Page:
Parts of the Body Involved
Vagina, cervix (the lower, narrow end of a woman's uterus)
Reasons for Procedure
To check cervical cells for:
· Inflammation of the cervix
· Infection of the cervix
· Changes or abnormalities (cervical dysplasia) that could develop into cancer
Cervical cancer develops relatively slowly, so abnormalities detected early can be treated before cancer develops.
Risk Factors for Complications during the Procedure
What to Expect
Prior to Procedure:
· Do not schedule the Pap test during your menstrual period, if possible, schedule it two weeks after the first day of your period
· Do not use vaginal creams, medications, or douches for 72 hours before the test
· Do not use contraceptives such as spermicidal foams, creams, or jellies for 72 hours before the test
· Do not have intercourse for 24 hours before the test
Tell your doctor if any of the following is true:
· You are having your period
· You are pregnant
· You had a previous Pap test showing abnormalities
· You are sexually active
· You have been exposed to HPV or other sexually transmitted diseases
· You have had abnormal vaginal discharges or vaginal infections
· You have had surgery, radiation treatment, or chemotherapy
During Procedure - A Pap test is typically done as part of a pelvic exam
Anesthesia – None
Description of the Procedure - You lie on your back on an examination table, with legs spread and feet placed in foot rests. A medical instrument, called a speculum, is gently inserted into the vagina, and opened so that the doctor can view the cervix. At this point, a pelvic exam is done. For this exam, the doctor checks the uterus, vagina, fallopian tubes, rectum, and bladder.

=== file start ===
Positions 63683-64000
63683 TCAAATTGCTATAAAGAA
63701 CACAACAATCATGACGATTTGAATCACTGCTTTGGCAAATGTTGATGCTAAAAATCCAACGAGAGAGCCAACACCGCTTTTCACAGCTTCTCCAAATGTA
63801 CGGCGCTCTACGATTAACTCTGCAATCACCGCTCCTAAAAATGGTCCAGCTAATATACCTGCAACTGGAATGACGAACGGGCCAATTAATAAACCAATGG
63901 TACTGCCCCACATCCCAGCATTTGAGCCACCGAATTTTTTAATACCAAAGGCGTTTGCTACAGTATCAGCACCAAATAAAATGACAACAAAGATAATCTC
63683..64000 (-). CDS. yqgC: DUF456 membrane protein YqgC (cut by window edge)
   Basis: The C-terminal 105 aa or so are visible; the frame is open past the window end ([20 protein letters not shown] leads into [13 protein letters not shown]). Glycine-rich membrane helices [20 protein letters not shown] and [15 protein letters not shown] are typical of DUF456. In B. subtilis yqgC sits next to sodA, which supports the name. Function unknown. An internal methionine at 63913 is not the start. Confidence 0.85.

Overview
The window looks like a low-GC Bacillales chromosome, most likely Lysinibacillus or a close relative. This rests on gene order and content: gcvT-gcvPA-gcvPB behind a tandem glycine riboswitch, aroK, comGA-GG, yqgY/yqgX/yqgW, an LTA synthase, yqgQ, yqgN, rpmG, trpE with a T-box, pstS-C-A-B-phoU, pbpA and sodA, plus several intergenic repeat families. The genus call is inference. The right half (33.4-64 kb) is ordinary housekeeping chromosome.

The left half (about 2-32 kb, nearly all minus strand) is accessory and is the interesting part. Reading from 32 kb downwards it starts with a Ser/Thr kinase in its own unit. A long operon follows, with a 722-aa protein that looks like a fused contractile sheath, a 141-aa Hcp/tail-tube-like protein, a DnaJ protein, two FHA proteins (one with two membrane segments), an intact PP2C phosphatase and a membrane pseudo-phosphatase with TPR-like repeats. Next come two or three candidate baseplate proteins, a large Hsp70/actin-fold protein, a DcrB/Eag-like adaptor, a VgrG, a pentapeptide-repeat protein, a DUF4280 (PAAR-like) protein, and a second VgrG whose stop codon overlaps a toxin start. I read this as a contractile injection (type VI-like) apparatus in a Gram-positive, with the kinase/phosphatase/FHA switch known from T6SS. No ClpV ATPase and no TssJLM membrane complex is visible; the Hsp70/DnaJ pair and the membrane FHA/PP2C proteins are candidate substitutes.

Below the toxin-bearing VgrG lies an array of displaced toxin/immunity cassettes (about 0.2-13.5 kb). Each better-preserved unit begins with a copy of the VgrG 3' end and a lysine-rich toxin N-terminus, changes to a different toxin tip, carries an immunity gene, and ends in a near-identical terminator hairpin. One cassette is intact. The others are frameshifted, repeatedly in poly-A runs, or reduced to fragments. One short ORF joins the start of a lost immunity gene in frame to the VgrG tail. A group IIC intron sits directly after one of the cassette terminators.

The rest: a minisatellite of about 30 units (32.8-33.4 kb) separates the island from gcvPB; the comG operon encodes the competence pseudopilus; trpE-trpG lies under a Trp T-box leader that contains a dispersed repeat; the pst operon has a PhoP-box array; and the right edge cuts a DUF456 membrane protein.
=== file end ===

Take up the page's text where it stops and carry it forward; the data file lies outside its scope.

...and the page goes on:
For the Pap test, a wooden swab, brush, or stick is inserted into the vagina and used to wipe the walls of the cervix to retrieve cervical cells. These cells are placed on a glass microscope slide and sent to a laboratory for testing and evaluation.
After Procedure - The cervical cells are placed on a glass microscope slide, and sent to a lab for examination
How Long Will It Take? The pelvic exam takes 15-20 minutes, the Pap test portion takes less than 5 minutes.
Will It Hurt? A Pap test is generally painless, although you may feel some pressure or a small cramp when the cervix is wiped to acquire cells for examination.
Possible Complications – None
Average Hospital Stay – None. A Pap test is done at your doctor's office as part of a pelvic exam.
Results of your Pap test are sent to your doctor within 2-3 weeks. Your doctor will then inform you of the results, and, if necessary, discuss any follow-up testing or treatment:
· If cells are normal, no treatment is necessary. Have another Pap test with your next yearly pelvic exam.
· If an infection is found, treatment will be prescribed.
· If abnormalities are found, further tests will be performed. Once the cause of the abnormality is determined, your doctor will discuss treatment options with you. Further tests include:
o Colposcopy - examination of the vagina and cervix with an endoscope, a fiber-optic tube attached to a viewing device
o Biopsy - removal of a small amount of cervical tissue for further testing
Call Your Doctor If Any of the Following Occurs
· Signs of infection, including fever and chills
· Vaginal bleeding between menstrual periods or after menopause
· Bleeding after intercourse
· Foul vaginal odor, pain, or unusual vaginal discharge
· Severe abdominal pain or swelling
This material is intended for informational purposes only and is not a substitute for the medical advice of your doctor or any other health care professional. Always consult with your physician if you are in any way concerned about your health.
© 2003 SLPM Self care Ltd.